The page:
CDC coronavirus testing kits flawed; cases skyrocket 15,000 in 1 day

As of 11 a.m., Feb. 13, the coronavirus has sickened 60,363, a jump of nearly 15,000 cases in one day, and has resulted in 1,370 deaths. 

The World Health Organization officially named the disease caused by the new Chinese coronavirus "COVID-19" Feb. 11.

Key updates: 

1. "We're probably going to see human-to-human transmission within the United States," CDC Director Robert Redfield, MD, told STAT. He added that public health strategies are likely to shift toward techniques to limit the number of people who become infected, such as closing certain public facilities.

"We're not going to be able to seal this virus from coming into this country," Dr. Redfield said. 

2. The CDC has confirmed 14 COVID-19 cases in the U.S. Twelve patients had traveled to China before returning to the U.S.

3. COVID-19 cases jumped 14,840 in one day in the Hubei Province alone, according to The New York Times. The jump could reflect a change in diagnostic tools being used —  China is now including infections diagnosed through lung scans of symptomatic patients, instead of only counting positive viral specimen tests.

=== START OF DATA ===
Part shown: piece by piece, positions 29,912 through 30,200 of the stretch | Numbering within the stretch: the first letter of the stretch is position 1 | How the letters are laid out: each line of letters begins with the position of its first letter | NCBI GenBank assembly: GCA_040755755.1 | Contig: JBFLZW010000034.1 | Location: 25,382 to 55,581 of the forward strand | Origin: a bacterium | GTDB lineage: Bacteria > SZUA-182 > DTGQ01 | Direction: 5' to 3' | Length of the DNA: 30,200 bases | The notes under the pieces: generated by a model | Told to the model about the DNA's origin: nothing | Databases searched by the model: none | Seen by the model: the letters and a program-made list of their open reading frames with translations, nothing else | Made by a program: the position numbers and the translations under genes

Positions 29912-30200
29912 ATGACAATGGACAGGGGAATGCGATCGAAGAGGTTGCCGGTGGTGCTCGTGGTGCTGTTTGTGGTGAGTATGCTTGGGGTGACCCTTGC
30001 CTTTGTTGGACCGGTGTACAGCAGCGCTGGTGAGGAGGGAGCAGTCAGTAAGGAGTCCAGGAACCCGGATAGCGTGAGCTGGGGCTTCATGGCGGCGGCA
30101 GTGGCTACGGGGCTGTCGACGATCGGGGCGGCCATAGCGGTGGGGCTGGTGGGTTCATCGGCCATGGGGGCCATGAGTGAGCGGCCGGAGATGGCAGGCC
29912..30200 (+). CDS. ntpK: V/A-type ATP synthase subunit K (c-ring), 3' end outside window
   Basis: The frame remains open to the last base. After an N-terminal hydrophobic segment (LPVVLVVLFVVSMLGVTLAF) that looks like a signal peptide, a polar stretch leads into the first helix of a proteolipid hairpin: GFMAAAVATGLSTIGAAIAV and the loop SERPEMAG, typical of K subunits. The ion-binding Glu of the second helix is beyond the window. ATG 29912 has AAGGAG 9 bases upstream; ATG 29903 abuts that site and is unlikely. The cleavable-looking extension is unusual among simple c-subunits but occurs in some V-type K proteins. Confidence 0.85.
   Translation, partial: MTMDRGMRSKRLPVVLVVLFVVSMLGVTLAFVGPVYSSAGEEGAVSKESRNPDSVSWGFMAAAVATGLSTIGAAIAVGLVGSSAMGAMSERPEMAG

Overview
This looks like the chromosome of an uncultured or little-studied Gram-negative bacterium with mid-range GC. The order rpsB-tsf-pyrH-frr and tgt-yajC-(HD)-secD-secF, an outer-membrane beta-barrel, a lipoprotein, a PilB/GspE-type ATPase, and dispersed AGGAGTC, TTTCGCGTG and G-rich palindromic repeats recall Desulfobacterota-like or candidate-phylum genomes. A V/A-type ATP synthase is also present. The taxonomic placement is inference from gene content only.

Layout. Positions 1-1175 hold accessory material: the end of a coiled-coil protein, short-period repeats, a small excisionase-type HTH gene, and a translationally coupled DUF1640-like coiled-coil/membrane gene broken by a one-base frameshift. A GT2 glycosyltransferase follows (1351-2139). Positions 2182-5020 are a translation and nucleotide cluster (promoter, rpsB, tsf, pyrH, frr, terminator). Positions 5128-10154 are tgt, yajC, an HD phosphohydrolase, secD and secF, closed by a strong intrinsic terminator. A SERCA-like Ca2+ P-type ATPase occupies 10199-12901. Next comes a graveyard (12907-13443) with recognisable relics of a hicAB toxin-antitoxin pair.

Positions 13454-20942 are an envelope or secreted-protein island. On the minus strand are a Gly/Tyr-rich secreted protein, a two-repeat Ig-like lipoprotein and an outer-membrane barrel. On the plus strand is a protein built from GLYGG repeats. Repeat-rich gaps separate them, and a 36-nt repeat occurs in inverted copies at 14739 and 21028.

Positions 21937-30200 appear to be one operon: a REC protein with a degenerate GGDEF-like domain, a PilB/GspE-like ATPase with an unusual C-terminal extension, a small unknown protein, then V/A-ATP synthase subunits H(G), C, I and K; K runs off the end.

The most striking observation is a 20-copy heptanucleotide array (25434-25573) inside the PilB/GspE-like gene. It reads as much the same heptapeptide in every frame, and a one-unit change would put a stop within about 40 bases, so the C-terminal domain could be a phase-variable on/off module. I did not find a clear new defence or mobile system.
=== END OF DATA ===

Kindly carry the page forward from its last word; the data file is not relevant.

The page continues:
4. The CDC coronavirus testing kit could be flawed, The New York Times reports. Some of the tests distributed by the CDC deliver inconclusive readings. The kits were meant to enable states to conduct their own testing so they didn't need to ship samples to the CDC central lab in Atlanta. Now, however, the agency will need to distribute new ingredients to states, further delaying results.  

5. Quarantined evacuees in San Diego signed a petition urging the CDC to take further action to prevent the virus' spread, KGTV reports. Evacuees at Marine Corps Air Station Miramar created a petition after a patient with COVID-19 was mistakenly reintroduced to those quarantined. The petition thanks the CDC for its help, but suggests alternatives to mitigate transmission of the virus, such as more testing, improved separation between patients and disinfection of common areas.

Compare the outbreak to other historical outbreaks here. 

Copyright © 2022 Becker's Healthcare. All Rights Reserved. Privacy Policy. Cookie Policy. Linking and Reprinting Policy.


Featured Whitepapers

Featured Webinars